Plone Open Garden 2013
O' sole, o' mare...! Calling attention to the sunshine and the Gulf of Naples, punctuated with quick arm and hand sweeps, and uttered with the appropriate Neapolitan accent, one is happy to let it all sink in, and finally leave behind the damp, grey weariness of another godforsaken Pacific Northwest winter.
There is no better way for plugging into the Plone community than to show up at any one of the many events happening year-round and worldwide
For the seventh year, a contingent of Plone professionals again converged on the classy Hotel Mediterraneo in Sorrento for the annual Plone Open Garden, and I counted myself among the lucky ones to partake in the five days and four nights of intense, yet relaxed coding, sharing and - most of all - bonding with other members of this extraordinary community. For some years now I had PLOG on my radar, but this year was my first opportunity to experience it first-hand. The superb dining and the impeccable style of the hotel's ambiance and of its garden certainly helped, but the overwhelming feeling I got from all fifty-odd participants was one of delight at being reunited one more time and have a chance to spend a few days together doing what we all love to do. Coming from all corners of Europe (Finland, The Netherlands, the United Kingdom, France, Slovenia, Catalonia, Germany, Spain, and, of course, Italy) and from as far as Brazil, not to mention yours truly from the United States, for many this was the first chance to meet face to face since the October 2012 Plone Conference in Arnhem. All our electronic communications channels notwithstanding, the Plone community is very much a human community, and humans need personal interactions to reinforce this sense of belonging everybody craves. Anyone out there wanting to find ways to plug into Plone, or just learn more about it - take note: there is no better way than to show up at any one of the many events happening year-round and worldwide. Without aiming to detract from any of them, in my humble estimation, PLOG tops them all. My heartfelt appreciation goes to the Abstract team who made it all happen, fearlessly led by Maurizio Del Monte.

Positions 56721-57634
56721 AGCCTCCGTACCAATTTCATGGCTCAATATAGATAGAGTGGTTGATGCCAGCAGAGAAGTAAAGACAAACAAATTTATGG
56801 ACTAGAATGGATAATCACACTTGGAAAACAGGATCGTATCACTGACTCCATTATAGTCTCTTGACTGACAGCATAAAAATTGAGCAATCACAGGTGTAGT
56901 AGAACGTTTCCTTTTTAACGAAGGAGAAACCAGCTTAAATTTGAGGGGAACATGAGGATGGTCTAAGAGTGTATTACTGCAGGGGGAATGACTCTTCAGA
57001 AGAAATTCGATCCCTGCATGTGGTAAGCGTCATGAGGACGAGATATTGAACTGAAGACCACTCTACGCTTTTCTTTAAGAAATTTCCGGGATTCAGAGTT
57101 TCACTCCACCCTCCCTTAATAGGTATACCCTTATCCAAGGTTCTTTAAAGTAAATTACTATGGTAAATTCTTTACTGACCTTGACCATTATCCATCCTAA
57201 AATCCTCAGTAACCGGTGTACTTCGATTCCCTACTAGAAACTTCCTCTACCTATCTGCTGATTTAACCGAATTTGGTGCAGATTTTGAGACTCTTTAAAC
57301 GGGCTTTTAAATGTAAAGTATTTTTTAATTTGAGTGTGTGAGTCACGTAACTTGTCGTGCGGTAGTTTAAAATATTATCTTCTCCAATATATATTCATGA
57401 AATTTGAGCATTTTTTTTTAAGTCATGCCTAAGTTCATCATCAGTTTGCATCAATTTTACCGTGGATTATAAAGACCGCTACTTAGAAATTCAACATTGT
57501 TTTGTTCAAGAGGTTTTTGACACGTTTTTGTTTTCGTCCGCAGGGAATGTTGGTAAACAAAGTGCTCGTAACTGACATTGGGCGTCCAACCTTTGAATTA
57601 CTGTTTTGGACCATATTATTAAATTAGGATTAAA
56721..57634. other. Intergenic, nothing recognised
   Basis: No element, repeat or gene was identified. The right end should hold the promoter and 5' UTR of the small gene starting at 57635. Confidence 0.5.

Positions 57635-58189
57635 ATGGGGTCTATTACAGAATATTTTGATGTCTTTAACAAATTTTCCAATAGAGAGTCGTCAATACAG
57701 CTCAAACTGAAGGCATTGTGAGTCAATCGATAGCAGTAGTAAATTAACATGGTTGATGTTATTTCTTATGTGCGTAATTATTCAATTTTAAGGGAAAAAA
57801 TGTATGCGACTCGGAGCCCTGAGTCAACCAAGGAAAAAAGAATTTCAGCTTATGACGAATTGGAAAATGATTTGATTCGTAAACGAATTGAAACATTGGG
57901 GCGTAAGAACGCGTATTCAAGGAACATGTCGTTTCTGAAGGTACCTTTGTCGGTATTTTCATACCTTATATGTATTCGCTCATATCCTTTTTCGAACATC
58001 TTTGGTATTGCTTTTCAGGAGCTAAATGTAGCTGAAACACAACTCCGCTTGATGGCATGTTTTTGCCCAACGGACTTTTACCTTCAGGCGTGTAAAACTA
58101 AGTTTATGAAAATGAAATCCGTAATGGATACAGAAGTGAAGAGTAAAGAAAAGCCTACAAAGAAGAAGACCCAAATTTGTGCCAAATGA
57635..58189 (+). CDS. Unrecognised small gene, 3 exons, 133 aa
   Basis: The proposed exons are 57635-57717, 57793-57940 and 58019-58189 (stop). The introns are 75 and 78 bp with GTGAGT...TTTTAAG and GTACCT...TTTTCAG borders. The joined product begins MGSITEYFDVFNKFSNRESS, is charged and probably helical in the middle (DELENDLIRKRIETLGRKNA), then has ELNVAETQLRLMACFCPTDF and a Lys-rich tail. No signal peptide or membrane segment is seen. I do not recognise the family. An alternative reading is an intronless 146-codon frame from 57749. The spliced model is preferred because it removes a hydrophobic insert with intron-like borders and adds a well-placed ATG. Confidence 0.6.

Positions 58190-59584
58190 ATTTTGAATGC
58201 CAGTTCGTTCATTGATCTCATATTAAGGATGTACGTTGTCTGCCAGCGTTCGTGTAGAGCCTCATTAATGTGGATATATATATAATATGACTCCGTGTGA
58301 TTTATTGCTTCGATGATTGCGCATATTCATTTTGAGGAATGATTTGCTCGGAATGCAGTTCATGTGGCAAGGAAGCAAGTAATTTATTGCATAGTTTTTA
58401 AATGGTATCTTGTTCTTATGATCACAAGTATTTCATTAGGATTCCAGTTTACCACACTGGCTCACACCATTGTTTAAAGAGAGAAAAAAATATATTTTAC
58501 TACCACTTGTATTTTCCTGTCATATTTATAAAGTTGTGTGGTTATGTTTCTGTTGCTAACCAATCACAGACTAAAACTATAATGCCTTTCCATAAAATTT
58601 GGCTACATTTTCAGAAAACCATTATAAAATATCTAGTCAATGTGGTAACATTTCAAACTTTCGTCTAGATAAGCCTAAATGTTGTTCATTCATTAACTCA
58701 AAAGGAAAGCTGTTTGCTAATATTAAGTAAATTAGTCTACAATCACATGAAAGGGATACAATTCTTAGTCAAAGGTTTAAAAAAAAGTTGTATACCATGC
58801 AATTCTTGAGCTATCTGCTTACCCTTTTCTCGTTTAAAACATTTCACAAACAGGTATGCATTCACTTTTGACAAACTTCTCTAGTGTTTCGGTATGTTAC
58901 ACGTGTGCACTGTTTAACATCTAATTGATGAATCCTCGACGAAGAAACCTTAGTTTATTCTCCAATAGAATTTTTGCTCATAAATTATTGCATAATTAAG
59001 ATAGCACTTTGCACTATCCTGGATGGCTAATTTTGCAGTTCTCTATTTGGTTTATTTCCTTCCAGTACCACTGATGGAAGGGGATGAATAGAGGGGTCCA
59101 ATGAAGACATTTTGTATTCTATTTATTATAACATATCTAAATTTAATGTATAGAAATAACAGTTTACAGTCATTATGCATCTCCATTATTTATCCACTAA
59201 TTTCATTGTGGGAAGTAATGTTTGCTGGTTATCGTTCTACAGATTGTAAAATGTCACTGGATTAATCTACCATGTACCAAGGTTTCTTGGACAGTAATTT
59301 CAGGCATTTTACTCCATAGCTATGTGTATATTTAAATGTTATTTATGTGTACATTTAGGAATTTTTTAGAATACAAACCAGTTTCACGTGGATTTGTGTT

From the many excellent morning talks in the Speakers' Corner and all the conversations and sprints that happened on this occasion, I got the distinct sense that the energy and momentum behind several strategic directions are significantly increasing: to name a few, the marketing effort and the upcoming plone.com and the Products Party.
Personally, with Asko Soukka's help I learned how to integrate plone.app.robotframework (slides), Travis continuous integration tests, and Saucelabs into any given add-on, which is a terrific testing framework, and I integrated robot tests into Plomino. I enjoyed learning about NixOS, plone.app.contenttypes and plone.app.widgets. I also want to re-share a 2007 paper by Jonah Bossewitch: Fabricating Freedom: Free Software Developers at Work and Play. Brought to our attention over dinner and tweeted by Silvio Tomatis, Jonah paints a picture of the open source community, and the Plone community in particular, in which many of us will not fail to recognize ourselves.
Please enjoy some pictures I took at PLOG, and now Onwards to Brazil!